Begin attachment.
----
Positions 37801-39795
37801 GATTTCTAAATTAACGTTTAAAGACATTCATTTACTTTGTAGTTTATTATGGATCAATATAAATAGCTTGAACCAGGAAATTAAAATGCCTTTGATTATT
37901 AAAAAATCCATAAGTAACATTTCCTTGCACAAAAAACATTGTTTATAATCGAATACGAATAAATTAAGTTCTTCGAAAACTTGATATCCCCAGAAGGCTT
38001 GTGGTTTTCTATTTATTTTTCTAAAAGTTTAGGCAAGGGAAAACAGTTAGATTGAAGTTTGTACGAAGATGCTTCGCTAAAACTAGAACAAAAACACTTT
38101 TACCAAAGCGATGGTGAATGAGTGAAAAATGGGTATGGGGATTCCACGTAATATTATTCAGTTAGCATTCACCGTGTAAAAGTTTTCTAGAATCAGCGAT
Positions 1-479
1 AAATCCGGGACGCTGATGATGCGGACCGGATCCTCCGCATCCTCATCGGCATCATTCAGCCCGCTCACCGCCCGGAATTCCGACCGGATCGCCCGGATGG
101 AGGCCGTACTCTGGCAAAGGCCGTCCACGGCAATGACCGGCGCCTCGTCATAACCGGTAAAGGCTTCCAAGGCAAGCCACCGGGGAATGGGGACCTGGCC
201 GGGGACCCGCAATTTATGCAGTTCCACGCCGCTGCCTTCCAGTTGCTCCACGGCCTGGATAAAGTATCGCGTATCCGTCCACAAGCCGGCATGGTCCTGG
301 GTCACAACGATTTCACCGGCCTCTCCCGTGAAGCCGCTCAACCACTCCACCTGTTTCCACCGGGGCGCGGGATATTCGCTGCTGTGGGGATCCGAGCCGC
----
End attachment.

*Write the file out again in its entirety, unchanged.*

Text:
Positions 37801-39795
37801 GATTTCTAAATTAACGTTTAAAGACATTCATTTACTTTGTAGTTTATTATGGATCAATATAAATAGCTTGAACCAGGAAATTAAAATGCCTTTGATTATT
37901 AAAAAATCCATAAGTAACATTTCCTTGCACAAAAAACATTGTTTATAATCGAATACGAATAAATTAAGTTCTTCGAAAACTTGATATCCCCAGAAGGCTT
38001 GTGGTTTTCTATTTATTTTTCTAAAAGTTTAGGCAAGGGAAAACAGTTAGATTGAAGTTTGTACGAAGATGCTTCGCTAAAACTAGAACAAAAACACTTT
38101 TACCAAAGCGATGGTGAATGAGTGAAAAATGGGTATGGGGATTCCACGTAATATTATTCAGTTAGCATTCACCGTGTAAAAGTTTTCTAGAATCAGCGAT
Positions 1-479
1 AAATCCGGGACGCTGATGATGCGGACCGGATCCTCCGCATCCTCATCGGCATCATTCAGCCCGCTCACCGCCCGGAATTCCGACCGGATCGCCCGGATGG
101 AGGCCGTACTCTGGCAAAGGCCGTCCACGGCAATGACCGGCGCCTCGTCATAACCGGTAAAGGCTTCCAAGGCAAGCCACCGGGGAATGGGGACCTGGCC
201 GGGGACCCGCAATTTATGCAGTTCCACGCCGCTGCCTTCCAGTTGCTCCACGGCCTGGATAAAGTATCGCGTATCCGTCCACAAGCCGGCATGGTCCTGG
301 GTCACAACGATTTCACCGGCCTCTCCCGTGAAGCCGCTCAACCACTCCACCTGTTTCCACCGGGGCGCGGGATATTCGCTGCTGTGGGGATCCGAGCCGC